My biggest concern would be the proper prep and bonding agents.
Prep might include a light grinding to get rid of the hard troweled surface of the concrete. Many sealers require bare concrete which means getting rid of the smooth surface layer. By doing this step it creates a fresh, open, and porous surface for the epoxy to migrate into. Regular paints can peel from moisture coming up to the concrete. It can take years for this to happen.
By opening up the pores in the concrete with a grinder, it allows the epoxy to bond with the concrete more than simply laying on top of it.
We for assisted in putting some self-leveling concrete in a local history museum. The main point of the job was applying self leveling concrete to a depth of about 3/4 of an inch.
To get the self leveler to bond, and stop moisture from coming up into the concrete, a special epoxy was applied.
I to borrowed a cup grinder to Scuff the surface of the concrete and then we vacuum the floor and applied the first coat of epoxy. I think this epoxy was a moisture cure epoxy. I was told that this epoxy could be put over concrete that was 3 days old and it would stop moisture from coming up through it. That's why I'm thinking that the moisture helped cure the epoxy.....
After applying the epoxy to the bear concrete with a roller, I wrapped three or four layers of paper towels around the roller, yhen took it outside and set it down in the gravel.
As we were cleaning up, I went to grab the roller and I had to pull very hard and I literally pulled out a 12-in wide by 4 in deep wedge of gravel. The roller full of epoxy had seeped through the layers of paper towel and deep into the gravel. Impressive epoxy.
I don't know about where you live and how concerned you are with moisture coming up out of the concrete. In some places moisture vapor emissions are minimal and some places moisture emissions are extreme.
That said, I recall that you painted the floor in your basement. How is that working out?
I don't know how well anything bonds to oil drops or residue that's embedded in the concrete. It might be worth looking into epoxies to see if some bond better to oily floors.
The painting industry has created a lot of miracles over the years. If you're not in a hurry, it certainly worth a lot of detective work to figure out what is best for your floor.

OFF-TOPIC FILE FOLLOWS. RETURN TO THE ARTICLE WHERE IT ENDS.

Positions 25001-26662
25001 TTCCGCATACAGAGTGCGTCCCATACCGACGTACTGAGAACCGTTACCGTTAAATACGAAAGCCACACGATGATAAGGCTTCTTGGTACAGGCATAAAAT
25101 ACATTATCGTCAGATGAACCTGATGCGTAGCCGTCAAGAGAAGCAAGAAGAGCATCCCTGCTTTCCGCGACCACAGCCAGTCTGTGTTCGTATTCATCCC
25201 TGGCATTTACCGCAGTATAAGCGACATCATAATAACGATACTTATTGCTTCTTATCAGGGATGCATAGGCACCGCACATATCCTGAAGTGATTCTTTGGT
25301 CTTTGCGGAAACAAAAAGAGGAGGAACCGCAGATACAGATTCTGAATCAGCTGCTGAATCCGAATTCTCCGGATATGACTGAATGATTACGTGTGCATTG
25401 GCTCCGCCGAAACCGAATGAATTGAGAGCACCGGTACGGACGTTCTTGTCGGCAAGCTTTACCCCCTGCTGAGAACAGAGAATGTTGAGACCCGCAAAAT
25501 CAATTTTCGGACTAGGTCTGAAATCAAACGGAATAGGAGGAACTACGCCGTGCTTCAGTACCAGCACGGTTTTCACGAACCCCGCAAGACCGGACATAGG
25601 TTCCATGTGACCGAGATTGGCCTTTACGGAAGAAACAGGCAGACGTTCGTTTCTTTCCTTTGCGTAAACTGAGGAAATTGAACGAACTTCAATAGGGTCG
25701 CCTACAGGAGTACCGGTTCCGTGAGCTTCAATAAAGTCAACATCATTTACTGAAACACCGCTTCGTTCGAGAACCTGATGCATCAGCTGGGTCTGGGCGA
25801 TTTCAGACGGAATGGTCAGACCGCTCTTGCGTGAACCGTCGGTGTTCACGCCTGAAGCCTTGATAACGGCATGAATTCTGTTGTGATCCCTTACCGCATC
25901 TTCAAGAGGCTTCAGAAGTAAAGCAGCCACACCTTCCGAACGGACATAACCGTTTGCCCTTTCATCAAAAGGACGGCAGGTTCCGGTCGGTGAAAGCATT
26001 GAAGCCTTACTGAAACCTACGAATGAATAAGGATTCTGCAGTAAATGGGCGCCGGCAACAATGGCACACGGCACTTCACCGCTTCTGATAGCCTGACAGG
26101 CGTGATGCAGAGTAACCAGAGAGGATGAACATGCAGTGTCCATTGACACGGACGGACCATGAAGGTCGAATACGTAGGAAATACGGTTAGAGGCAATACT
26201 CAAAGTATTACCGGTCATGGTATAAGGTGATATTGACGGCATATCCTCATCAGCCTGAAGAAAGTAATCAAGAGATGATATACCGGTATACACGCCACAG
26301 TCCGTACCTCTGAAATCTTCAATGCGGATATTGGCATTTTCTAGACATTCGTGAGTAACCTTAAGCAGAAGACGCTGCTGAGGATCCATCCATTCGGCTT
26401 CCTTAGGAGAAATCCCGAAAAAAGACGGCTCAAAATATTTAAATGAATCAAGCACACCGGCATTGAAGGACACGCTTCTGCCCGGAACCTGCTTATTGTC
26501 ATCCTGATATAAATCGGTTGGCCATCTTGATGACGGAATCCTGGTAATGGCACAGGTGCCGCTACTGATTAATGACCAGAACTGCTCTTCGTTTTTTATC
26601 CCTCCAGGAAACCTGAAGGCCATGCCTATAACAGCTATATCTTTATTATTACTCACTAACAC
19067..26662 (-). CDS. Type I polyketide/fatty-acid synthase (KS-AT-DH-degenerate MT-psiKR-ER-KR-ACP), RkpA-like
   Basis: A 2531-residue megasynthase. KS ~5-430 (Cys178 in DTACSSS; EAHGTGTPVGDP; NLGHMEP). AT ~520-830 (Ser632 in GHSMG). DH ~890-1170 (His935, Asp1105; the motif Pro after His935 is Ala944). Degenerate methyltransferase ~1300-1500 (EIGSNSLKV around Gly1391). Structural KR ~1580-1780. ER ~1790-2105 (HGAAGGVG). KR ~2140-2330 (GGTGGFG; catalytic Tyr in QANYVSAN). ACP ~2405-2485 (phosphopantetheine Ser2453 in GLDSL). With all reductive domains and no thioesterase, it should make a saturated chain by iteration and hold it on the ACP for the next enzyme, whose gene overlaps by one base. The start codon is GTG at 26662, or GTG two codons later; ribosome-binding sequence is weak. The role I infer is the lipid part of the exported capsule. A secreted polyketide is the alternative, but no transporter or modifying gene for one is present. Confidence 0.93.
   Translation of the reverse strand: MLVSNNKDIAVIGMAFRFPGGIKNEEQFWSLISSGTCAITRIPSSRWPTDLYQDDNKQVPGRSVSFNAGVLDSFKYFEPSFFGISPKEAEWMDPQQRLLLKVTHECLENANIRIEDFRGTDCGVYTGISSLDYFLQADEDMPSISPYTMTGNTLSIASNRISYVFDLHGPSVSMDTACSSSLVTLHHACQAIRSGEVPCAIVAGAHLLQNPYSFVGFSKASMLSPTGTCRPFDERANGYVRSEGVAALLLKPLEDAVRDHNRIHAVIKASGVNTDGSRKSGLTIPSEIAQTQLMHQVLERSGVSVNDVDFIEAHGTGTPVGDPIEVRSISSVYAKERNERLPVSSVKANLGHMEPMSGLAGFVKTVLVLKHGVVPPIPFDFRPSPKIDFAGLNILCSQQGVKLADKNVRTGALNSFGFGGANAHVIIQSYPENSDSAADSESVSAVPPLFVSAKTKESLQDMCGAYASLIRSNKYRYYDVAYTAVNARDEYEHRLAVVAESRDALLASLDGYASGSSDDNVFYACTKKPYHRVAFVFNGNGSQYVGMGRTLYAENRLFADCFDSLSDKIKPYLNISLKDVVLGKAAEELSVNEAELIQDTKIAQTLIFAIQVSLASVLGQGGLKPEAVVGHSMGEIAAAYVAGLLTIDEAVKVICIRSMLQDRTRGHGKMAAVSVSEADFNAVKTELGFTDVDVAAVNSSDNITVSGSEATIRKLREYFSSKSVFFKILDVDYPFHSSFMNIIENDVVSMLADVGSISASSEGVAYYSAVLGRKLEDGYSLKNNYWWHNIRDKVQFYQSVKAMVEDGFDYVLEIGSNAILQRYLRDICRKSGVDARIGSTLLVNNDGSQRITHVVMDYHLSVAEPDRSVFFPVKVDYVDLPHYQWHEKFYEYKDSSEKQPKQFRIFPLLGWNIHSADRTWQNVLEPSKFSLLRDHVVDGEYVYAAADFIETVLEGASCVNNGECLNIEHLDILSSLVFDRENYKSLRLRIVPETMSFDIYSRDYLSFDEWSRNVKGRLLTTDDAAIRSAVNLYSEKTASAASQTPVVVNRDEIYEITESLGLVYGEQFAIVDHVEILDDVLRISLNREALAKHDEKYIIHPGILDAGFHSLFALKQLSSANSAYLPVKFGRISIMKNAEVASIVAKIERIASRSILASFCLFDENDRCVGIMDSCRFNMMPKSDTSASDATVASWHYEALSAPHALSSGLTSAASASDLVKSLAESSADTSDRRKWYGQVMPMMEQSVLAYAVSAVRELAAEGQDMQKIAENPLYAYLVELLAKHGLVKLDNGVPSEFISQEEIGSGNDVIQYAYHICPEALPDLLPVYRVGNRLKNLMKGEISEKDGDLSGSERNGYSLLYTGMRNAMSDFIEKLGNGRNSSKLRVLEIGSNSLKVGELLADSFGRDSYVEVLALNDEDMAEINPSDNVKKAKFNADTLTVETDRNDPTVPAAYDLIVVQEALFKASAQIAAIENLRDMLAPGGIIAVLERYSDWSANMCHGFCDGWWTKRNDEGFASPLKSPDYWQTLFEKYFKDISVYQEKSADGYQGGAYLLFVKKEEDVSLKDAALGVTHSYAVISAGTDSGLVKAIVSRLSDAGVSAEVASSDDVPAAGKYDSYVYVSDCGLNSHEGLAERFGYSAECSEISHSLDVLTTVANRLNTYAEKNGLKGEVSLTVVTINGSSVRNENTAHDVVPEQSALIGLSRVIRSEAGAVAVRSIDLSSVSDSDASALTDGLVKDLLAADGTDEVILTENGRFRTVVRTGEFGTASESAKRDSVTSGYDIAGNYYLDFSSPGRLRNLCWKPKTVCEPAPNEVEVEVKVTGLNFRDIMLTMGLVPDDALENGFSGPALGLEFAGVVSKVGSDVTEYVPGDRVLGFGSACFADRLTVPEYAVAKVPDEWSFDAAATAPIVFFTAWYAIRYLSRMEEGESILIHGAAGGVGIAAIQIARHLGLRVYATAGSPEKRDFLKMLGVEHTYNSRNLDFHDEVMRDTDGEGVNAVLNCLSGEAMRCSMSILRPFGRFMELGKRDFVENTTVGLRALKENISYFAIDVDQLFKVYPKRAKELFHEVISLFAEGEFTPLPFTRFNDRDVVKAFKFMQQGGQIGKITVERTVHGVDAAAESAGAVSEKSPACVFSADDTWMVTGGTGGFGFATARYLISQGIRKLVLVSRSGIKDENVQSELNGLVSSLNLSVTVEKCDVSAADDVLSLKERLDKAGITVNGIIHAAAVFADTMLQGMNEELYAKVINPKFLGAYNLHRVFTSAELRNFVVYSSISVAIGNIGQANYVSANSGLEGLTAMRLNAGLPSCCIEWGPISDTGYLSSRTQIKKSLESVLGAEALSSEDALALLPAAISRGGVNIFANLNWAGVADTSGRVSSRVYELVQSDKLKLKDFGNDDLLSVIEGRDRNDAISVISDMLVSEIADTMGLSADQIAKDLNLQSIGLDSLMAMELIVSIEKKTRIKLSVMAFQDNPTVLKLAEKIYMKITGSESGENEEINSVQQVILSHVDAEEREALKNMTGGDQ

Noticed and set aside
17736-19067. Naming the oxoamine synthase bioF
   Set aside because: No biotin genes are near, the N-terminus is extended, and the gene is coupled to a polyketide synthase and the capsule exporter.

MikeAntonetti

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At one training we were told “nothing sticks to oil”

It dissuade me to getting into garage coatings as a supplemental business.

of course I think for myself and obviously the trainer had no answer, logically, someone (company/corporation) is making a killing on said issue. I haven’t researched further.
 

Tom Picciani

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I hear you. My basement came out great but I don't drive on it. It was etched with Eco-Etch. Then I laid down 2 coats of Behr Concrete Bonding Primer followed by 2 coats of Behr 1 part epoxy paint. A year later it still looks great. But it doesn't get a ton of traffic.

I was getting a bit ambitious and decided skip the DIY floor project to pay down bills for a while. Once I get things cleaned up with bills, I can get more done and get it done right. In the meantime I want to touch up the landscaping more. I want to put 2 trees in and add 2 more scoops of red mulch. None of which I can do for another week because after cataract surgery, heavy lifting is out for at least a week if not 2.

But back to the point, I do worry about the oil stains showing. I'll have to get a professional opinion. I'm expecting $1500 tops by the time everything is done, if it can be done... And that probably means it will cost $2000.
 

MikeAntonetti

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I believe it was Ardex training in Aliquippa headquarters that said nothing sticks to oil. They make toppings but I’d say they’re not the “authority” on application.

for projects, paying 3500 check to tree company, my roof Discover Card sent me checks and 12 months no interest so I wrote 10k$ check for a 25k$ roof. Plus I have a ton of other projects which I’m tapped out for.

If I keep posting pics, maybe one day someone here will want to buy me out Flooring Removsl Company and House and feel right at home!
 

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Tom Picciani

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I remember I was looking at leveling the floor upstairs with Ardex / Henry feather finish. Gave up on the idea because the floor was too flexible. I just laid Coretec 9x72 planks. And where the floor was springy, I put the 300 pound couch. Ardex and Henry are the same company now.
 

C.J.

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Yes, amazing how other companies have boatloads to reinvest and yet the installers are “scraping” pun intended by.
That’s because most installers don’t run their business like it’s actually a business. They don’t know their numbers. Most guys just go around saying yes to whatever then bitch about how their not making any money. Might as well go volunteer at a soup kitchen with that kind of mentality. Prolly wouldn’t go broke as quick.